How to Reduce Your Risk of Infection After Prostate Surgery

Patients can opt for prostate surgery for many reasons. But, problems after prostate surgery can happen. 

Like any surgery, prostate surgery comes with side effects, such as a surgical site infection (SSI) or other complications. That’s because this abdominal surgery could damage the muscles and nerves in the lower body. 

Here, we will focus on postoperative surgical site infection. And the symptoms that come with it. 

How Likely Is Infection After Prostate Surgery?

Around 750,000 and 1,000,000 surgical site infections happen in the US annually. They cause an additional 3.7 million hospital days and cost over $1.6 billion in excess charges. 

Over 10 million patients undergo surgery for various procedures every year. Surgeries account for more than one-fourth of all hospital stays. Surgical site infection (SSI) happens close to or at the surgical incision within 30 days of the surgery. 

Roughly 2% to 4% of patients who get inpatient surgery develop a surgical site infection. We can treat the infection with antibiotic therapy, but it remains a cause of mortality and morbidity after the procedure.

An infection after surgery is the number one cause of hospital readmissions.

Risk factors for surgical infection

  • Patient predisposition – such as malnutrition, diabetes, smoking, and old age. Other problems can also be common risk factors for postoperative SSI. This includes blood transfusion after heavy blood loss, shock, trauma, hypothermia, high blood glucose, and hypoxia.

  • Surgery-specific risk factors – skin infection could happen to surgical patients during emergency surgery, especially if the surgical wound was exposed to bacteria. The prolonged contamination can affect the infection rate.

To take a closer look at the odds of infection after surgery for benign prostatic hyperplasia (BPH), scientists studied 70 patients. Each patient received BPH surgery, 80% of which had open surgery.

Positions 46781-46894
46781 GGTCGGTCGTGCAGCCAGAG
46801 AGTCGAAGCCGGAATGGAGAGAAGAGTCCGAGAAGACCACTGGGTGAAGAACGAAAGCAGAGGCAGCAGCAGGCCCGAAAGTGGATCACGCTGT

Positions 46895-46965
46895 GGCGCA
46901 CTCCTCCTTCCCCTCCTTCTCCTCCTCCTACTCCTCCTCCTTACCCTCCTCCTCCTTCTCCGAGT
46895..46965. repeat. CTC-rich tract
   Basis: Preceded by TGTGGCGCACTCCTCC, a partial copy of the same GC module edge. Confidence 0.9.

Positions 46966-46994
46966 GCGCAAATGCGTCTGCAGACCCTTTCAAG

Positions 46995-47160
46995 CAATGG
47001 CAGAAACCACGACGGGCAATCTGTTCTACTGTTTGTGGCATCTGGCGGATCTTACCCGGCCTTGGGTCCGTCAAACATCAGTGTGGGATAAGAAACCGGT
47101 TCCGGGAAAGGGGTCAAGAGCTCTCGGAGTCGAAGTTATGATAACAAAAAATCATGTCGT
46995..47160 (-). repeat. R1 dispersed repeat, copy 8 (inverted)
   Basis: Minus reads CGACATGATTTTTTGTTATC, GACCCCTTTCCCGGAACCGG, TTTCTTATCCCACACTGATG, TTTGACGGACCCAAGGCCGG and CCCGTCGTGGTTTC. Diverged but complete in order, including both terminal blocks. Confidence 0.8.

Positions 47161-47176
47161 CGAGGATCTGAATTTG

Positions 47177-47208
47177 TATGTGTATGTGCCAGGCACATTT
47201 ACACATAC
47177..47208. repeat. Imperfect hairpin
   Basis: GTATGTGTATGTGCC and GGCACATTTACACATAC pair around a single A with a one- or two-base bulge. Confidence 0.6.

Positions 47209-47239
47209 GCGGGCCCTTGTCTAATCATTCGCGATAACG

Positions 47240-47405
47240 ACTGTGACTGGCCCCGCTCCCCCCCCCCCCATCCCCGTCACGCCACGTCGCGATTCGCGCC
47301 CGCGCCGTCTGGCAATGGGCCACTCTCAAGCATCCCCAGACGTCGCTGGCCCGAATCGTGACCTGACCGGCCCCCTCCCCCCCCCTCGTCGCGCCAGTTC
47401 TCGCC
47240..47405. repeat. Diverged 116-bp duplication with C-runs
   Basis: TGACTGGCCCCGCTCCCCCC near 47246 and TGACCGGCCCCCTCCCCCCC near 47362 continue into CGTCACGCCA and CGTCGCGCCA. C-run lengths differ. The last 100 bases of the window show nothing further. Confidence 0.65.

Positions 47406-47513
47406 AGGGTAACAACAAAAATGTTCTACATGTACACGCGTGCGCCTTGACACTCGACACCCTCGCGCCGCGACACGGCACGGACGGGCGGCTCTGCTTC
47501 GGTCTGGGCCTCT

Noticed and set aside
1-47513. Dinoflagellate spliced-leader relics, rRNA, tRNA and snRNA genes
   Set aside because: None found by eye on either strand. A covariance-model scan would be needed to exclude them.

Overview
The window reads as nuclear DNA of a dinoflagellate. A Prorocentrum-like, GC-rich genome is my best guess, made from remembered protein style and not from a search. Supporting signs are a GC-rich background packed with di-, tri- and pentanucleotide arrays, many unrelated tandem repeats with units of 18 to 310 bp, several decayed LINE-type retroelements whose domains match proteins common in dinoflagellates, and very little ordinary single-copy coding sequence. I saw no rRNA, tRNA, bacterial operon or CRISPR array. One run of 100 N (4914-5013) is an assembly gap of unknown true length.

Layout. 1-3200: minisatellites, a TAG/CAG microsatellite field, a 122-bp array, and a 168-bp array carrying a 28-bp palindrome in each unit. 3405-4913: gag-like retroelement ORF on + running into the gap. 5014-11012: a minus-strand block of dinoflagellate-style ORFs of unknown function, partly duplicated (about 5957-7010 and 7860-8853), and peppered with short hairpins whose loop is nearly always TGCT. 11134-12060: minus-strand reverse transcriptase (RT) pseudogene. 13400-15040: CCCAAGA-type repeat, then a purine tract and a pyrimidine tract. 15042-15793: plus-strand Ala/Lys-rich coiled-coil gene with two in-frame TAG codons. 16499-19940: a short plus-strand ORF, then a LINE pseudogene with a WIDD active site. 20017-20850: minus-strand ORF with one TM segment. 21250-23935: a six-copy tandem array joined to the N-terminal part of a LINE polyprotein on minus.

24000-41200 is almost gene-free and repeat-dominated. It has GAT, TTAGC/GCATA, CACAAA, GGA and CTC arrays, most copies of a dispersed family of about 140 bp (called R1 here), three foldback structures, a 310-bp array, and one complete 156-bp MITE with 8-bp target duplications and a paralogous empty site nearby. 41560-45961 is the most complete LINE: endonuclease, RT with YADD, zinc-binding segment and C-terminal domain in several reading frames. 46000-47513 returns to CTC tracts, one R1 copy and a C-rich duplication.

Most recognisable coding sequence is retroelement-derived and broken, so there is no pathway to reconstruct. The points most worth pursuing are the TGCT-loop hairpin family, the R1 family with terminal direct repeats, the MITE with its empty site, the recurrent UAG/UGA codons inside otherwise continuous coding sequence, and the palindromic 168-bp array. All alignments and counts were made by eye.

Based on the reports, site infection occurred in 18% of patients. The type of antiseptic they used didn’t affect their site infection risk. The most fundamental of all risk factors was the use of a urinary catheter before surgery. 

Many studies show the odds of complications from radical prostatectomy increase with age. Experts evaluated over 11,500 American men who had a radical prostatectomy. Roughly 28% of patients between 65 and 69 years experienced at least a single postoperative complication. For 35% of men older than 75, post-surgical complications developed. 

How to Reduce the Risk of Infection After Prostate Surgery

Bacteria and germs are everywhere. These germs can be airborne, on the skin, or on items and products you touched. A postoperative infection happens when harmful germs enter the body through the incision site. 

Anyone can develop a site infection. But, the risk is much higher if you are a smoker, overweight, or lack proper nutrition. If you have any allergies, talk to your doctor beforehand. Also, avoid shaving the area where you will get surgery. Shaving with a razor can cause irritation and make you prone to infection. 

The cornerstone of decreasing the risk of infection is using an exquisite surgical technique. This includes proper and on-time antimicrobial prophylaxis and efficient skin antisepsis. All while promoting faster wound healing.

People can take prophylactic antibiotics to prevent an infection. Doctors often prescribe antibiotic prophylaxis, like gentamicin, vancomycin, and cefazolin. A patient who can’t take the oral medication can receive an IV (intravenous) infusion or IM (intramuscular) shot.

Give your urinary tract time to recover. After having prostate surgery, you would need to take good care of the surgical site. Make sure you know the ins and outs of wound care before leaving the hospital. To prevent wound infection, change the dressing daily or immediately after it gets soiled. Ask your doctor when you shouldn’t cover the incision area. 

Keep the surgical site clean by washing it with water and mild soap. This helps prevent wound infection. If glue, staples, or sutures close the skin, then you can take a shower. Use plastic wrap to cover the incision. Avoid soaking in water while wearing a catheter to prevent superficial wound infection. You can take baths and go swimming when your doctor gives you the green light.